If you have more than a few miles to drive, it’s recommended that you have the vehicle towed instead. You don’t want to end up stranded on the side of the road or cause an accident because of the lack of power.
How do you fix the engine power reduced warning message?
To fix the reduced engine power warning message, you must first scan the trouble codes with an OBD scanner. When this warning message appears, it means that there are one or more trouble codes stored in the ECM. The diagnosis will be much easier if you read these codes first.
Can you drive with reduced engine power?
It’s not recommended to drive with the reduced engine power warning message, as you will not know the severity of the problem until you properly diagnose it. The problem that is causing this error to show up could be a simple fix, but it could also be something serious that could damage your engine even more if you continue to drive without resolving it.
Is reduced engine power serious?
The reduced engine power light can be both serious and non-serious depending on what is causing it. It could be something as simple as low battery capacity, but it could also be an internal engine problem that gets worse and more expensive if you ignore the problem.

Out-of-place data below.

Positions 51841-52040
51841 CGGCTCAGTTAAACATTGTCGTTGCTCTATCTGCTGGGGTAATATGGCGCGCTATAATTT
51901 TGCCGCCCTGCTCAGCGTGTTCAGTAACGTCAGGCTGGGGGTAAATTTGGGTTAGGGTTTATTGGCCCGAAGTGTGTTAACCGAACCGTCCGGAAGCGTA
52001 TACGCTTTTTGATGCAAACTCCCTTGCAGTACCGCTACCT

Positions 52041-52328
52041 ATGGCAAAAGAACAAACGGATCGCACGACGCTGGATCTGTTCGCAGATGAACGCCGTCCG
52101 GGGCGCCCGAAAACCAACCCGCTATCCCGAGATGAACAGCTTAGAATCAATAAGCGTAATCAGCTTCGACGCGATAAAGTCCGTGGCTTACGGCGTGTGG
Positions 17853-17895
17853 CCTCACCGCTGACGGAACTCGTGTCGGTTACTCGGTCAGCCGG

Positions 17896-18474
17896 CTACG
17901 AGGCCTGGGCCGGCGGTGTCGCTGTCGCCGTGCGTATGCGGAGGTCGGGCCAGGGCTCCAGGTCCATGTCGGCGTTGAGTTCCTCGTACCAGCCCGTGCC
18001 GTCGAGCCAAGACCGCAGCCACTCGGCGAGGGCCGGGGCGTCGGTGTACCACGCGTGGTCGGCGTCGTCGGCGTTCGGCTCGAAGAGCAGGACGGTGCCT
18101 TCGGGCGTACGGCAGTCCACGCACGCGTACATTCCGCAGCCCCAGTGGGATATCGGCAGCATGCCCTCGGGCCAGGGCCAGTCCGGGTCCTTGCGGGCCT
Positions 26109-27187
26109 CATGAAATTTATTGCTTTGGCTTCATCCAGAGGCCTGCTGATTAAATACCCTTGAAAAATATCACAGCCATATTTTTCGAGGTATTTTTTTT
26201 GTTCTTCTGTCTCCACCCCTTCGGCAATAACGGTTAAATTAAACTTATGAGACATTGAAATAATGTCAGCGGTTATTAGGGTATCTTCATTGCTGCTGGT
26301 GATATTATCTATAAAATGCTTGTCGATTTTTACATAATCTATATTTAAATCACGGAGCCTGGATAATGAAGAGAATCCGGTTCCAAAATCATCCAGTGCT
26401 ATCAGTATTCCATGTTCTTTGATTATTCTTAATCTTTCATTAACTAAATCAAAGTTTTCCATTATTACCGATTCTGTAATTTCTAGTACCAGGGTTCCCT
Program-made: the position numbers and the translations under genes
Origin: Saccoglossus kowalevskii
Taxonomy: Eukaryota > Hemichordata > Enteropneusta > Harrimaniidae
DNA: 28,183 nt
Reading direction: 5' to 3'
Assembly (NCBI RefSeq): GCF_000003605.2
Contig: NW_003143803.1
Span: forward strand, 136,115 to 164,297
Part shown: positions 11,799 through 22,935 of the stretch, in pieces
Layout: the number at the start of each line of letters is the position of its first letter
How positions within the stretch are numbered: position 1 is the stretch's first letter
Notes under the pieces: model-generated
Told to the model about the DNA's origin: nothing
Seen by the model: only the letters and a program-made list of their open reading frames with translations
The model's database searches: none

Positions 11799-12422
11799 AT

Can low oil cause reduced engine power?
Yes. Low oil can cause a reduced engine power warning message. Low oil can lead to low oil pressure which can negatively affect the engine in many possible ways. In the worst case, it can also lead to serious engine damage if you do not fix the problem as soon as possible.
Can a reduced engine power be a battery problem?
Yes. The reduced engine power message can be caused by a bad car battery. Modern cars are very sensitive to the correct battery power, and if it is too low, it can lead to many different electrical problems with your car. However, don’t just replace the battery without diagnosing it first, because many problems can cause this warning message.
The reduced engine power message means that there is a problem with your engine or transmission and that there is a trouble code stored in the engine control module. There are many things that can cause this warning message.
Therefore, it is very important to read the trouble codes with a compatible diagnostic scanner before replacing any parts in an attempt to solve the problem. This message means that your engine has entered a safe mode to prevent further engine damage, so it is never wise to ignore it.